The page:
Shafaqna Special: What are Pakistan’s legal options against India?

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Shafaqna Pakistan: The Indian government on Monday abolished Article 370 and moved a separate bill to bifurcate the state into two separate union territories of Jammu and Kashmir, and Ladakh.

Reacting to the announcement, Pakistan Foreign Office said “Jammu and Kashmir is an internationally recognised disputed territory”.

“No unilateral step by the Government of India can change this disputed status, as enshrined in the United Nations Security Council (UNSC) resolutions. Nor will this ever be acceptable to the people of Jammu and Kashmir and Pakistan,” it said.

Now lets see what could be the legal actions Pakistan can take against India.

First and foremost, it can approach the UNSC that exercises jurisdiction both under chapters 6 and 7 of the UN Charter over both “disputes” and “situation” likely to endanger international peace and security, said Ahmer Bilal Sufi, senior advocate of the Supreme Court. He said that what India has been doing in terms of military build-up and constitutional amendment constitutes both a dispute and a situation likely to endanger peace of South Asia and therefore security council ought to take notice of these developments. Ahmer being an expert on international law said that UN secretary general needs to be apprised of these developments as he has a mandate under independent resolution of 1998 to update measures that India and Pakistan have taken.

“These remain major legal forums and Pakistan can attempt after appropriate homework to consider approaching the UN General Assembly as well,” Ahmer Bilal told The News. Apart from these options, he was of the view that some research needs to be undertaken to explore if the International Court of Justice (ICJ) could be approached or not. Further, he said that Pakistan can insist on the special session of the OIC and SCO as well.

Ahmer Bilal said that Pakistan also needs to approach relevant capitals of the world as Indian violation of international law and that of bilateral treaties and that of its own constitution is patent and self-evident.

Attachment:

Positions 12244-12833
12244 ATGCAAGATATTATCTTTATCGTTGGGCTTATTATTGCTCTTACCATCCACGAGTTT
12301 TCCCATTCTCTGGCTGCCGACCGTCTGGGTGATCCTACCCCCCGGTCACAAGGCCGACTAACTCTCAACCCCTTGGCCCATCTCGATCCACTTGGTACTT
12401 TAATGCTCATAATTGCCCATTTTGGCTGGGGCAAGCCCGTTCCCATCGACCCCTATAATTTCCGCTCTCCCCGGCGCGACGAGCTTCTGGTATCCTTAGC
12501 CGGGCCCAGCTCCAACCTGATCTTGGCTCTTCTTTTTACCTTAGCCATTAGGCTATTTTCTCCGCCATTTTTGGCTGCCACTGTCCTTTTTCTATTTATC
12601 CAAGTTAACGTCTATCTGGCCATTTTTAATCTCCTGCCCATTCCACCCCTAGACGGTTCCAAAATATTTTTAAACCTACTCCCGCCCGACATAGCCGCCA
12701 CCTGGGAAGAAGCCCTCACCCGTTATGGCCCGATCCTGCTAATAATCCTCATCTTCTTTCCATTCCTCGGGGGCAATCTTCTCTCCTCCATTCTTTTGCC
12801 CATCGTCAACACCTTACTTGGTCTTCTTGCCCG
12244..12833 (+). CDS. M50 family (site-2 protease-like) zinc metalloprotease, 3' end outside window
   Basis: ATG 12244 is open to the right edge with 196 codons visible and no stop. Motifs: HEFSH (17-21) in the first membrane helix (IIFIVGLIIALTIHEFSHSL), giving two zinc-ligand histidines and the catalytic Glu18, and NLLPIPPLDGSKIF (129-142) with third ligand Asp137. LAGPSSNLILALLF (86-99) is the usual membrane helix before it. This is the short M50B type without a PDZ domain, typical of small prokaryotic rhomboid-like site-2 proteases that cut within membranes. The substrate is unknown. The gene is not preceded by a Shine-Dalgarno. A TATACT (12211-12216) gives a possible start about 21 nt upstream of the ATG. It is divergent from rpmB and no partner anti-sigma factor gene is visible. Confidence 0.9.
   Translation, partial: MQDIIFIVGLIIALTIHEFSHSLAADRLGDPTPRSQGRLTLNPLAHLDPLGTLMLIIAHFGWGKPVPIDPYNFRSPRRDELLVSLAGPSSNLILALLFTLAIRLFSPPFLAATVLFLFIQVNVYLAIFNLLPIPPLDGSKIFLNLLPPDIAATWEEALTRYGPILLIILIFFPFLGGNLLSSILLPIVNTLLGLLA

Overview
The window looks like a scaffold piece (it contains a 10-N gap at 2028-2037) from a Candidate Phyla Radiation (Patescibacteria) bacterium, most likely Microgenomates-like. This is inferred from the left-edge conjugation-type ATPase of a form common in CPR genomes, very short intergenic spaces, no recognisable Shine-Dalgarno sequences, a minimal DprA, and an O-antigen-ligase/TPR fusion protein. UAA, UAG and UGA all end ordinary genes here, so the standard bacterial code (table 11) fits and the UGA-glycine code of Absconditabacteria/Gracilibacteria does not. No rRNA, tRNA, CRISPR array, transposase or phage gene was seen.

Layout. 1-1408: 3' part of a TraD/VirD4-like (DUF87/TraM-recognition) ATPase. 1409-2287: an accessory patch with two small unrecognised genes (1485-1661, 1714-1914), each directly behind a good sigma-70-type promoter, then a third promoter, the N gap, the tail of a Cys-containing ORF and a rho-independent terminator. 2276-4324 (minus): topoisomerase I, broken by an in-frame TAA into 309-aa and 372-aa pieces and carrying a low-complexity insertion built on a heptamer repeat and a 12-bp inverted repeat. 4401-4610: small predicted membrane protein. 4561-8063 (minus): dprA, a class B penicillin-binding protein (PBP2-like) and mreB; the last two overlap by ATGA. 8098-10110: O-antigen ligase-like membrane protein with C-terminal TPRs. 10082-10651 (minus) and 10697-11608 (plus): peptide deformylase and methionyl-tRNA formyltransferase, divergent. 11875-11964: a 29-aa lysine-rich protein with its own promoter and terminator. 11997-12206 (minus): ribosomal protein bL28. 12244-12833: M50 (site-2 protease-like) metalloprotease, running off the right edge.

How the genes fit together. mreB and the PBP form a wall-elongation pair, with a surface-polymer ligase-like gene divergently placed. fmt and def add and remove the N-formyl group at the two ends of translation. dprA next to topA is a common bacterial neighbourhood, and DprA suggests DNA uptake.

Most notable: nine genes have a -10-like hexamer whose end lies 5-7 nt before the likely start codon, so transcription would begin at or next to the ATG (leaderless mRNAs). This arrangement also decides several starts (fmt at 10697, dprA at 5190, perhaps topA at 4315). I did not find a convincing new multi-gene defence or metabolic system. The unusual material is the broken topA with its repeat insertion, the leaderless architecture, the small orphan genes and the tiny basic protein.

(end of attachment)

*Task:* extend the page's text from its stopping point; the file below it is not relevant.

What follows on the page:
Shah Khawar, another senior expert on international law, said that ICJ is the principal court of the UN which settles international legal disputes submitted by the states. He said that it also renders advisory opinions as referred by the UN. “Pakistan can’t invoke jurisdiction of ICJ to unilaterally settle the present scenario created by India, which is beyond the jurisdiction of ICJ,” Shah Khawar maintained.

Referring to the present situation created by India, Shah Khawar said Pakistan can approach the UNSC for its intervention to compel India to refrain from its nefarious designs which may endanger war between two nuclear countries.

On the dispute of Kashmir, Shah Khawar said that government of Pakistan must take up this matter before OIC to mount pressure on India to behave and does not endanger the regional peace and observers human rights.

“Apart from this, the government of Pakistan must send special envoys to friendly countries and especially to the permanent members of UN Security Council for lobby against India,” Khawar said.

Meanwhile, Indian Supreme Court advocate Akhil Sibal said if there is president’s rule (in IHK), then how does that work? Does it fulfill the requirement? “That to my mind would be the legal fault-line,” he said.

Malavika Prasad, a constitutional lawyer, said: “How did the government of IHK concur with the changes if the state has been under presidential rule for a year now?” Indian lawyers said they expect several petitions challenging India’s changes to Article 370. One group of lawyers in New Delhi is already working on a possible petition, an attorney said.

India’s Supreme Court is the likely venue for petitions against the government’s revoking of the state’s special rights, they said. There could also be legal objections to related Indian government legislation concerning the division of IHK into two entities.